​Busted spark plugs, rusted shrapnel and bullet-ridden propane tanks may not sound like muses to many people, but to artist Jason Hugger, such discarded objects inspire surrealistic desert landscape paintings.

In “Desolate Wind”, what appears to have once been part of a small circuit board now looks like a large structure in a stark, flat patch of land, its diminutive diodes reborn into windows, its small switching transistors turned into eye-catching embellishments.

“The Sunbird” is an oil-on-canvas depiction of an old, bent saw blade rendered huge and looming over some smaller, unidentifiable metal bits in an undulating wave of maize-colored desert. There’s a large hole near what would have been the hilt of the saw blade, emulating an eye, which helps to give the object the appearance of a bird skull.

In these paintings, as in most of Hugger’s works, the subjects have angles, curves and depth that give them the appearance of animation – sort of like dilapidated architecture dancing in the desert. You could call Hugger’s paintings “still life,” but it might be more accurate to call them “new life.”

“The types of objects I select to use as reference for my paintings are usually heavily rusted and broken pieces of metal. Often I am not able to identify them and I find that intriguing,” Hugger says. “Reusing them gives them a second life and a beauty they may not have originally had as tools or other useful items.”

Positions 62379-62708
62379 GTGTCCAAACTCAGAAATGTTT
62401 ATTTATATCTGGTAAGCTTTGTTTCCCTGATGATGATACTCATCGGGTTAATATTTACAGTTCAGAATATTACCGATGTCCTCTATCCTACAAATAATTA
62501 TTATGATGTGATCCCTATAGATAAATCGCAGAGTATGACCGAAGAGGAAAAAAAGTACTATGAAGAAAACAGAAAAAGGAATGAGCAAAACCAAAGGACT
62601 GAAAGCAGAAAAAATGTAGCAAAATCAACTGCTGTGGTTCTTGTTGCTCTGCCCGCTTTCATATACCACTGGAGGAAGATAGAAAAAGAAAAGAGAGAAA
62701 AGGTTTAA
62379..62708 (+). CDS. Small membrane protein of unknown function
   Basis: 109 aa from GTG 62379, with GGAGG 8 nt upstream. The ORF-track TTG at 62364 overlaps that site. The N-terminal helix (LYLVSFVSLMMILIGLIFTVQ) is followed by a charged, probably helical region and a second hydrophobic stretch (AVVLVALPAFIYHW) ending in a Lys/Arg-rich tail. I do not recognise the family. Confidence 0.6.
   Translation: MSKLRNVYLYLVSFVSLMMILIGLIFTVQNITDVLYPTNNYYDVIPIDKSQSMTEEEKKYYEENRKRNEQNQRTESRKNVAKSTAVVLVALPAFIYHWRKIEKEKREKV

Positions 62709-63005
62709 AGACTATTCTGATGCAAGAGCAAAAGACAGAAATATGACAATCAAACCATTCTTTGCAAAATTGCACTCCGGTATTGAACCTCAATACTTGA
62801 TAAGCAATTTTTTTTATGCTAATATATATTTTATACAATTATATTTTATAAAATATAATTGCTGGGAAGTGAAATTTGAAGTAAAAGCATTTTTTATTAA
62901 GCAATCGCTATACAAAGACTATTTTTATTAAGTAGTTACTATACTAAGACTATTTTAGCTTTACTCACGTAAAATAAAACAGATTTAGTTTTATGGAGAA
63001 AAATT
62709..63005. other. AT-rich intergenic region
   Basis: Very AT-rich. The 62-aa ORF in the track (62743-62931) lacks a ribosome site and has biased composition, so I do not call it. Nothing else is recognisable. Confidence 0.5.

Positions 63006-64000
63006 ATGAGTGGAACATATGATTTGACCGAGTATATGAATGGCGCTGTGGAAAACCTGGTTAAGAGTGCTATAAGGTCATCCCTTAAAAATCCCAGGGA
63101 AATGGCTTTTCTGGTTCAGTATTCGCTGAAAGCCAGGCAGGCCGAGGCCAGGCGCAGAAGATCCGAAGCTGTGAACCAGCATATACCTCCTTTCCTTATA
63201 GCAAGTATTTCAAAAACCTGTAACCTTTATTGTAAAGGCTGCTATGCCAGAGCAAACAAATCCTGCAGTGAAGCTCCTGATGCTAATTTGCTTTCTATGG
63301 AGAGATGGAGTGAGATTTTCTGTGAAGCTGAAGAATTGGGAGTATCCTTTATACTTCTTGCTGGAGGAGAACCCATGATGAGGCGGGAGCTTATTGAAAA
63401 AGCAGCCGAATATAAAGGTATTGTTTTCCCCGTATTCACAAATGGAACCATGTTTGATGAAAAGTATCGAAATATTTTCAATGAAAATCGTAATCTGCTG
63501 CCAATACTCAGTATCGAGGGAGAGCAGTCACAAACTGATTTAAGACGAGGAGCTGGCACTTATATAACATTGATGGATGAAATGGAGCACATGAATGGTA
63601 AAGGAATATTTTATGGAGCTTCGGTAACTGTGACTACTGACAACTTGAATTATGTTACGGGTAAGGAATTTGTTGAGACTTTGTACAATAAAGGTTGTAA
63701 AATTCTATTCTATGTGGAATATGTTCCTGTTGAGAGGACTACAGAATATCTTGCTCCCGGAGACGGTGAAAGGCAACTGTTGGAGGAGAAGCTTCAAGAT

Hugger started drawing in perspective and realism when he was a teenager and received a scholarship to attend the Columbus College of Art and Design, from which he graduated cum laude in 1995. While he was finishing his college education in Ohio, he participated in a group show at the 11 East Ashland Gallery in Phoenix, where an exciting local art scene was beginning to emerge. “It was during the spring time and I fell in love with the desert,” Hugger says. “The city of Phoenix was also very appealing. I drove out to the desert and found the landscape to be surreal. The plants, the cactus, the saguaros – all of it was weird and beautiful to me.”

His bond with the desert deepened while he was stationed in Iraq in 2004 as a member of the Arizona Army National Guard. “The desert was much more desolate than the Sonoran desert, but had a stark beauty of its own,” recalls Hugger, who lives in Phoenix with his wife. “I made a lot of sketches during my tour and they definitely had an influence in my surreal desert landscapes. I don’t paint cactus in my desert landscapes but they do inform my imagination when I put together a set up for a still life.”

Painting is an exploration for Hugger, who uses extremes in scale and perspective and color and light to create drama. “When I paint a still life, I am not just describing the objects in front of me,” he says. “I am also exploring the scene as if I were going there in person.”

Jason Hugger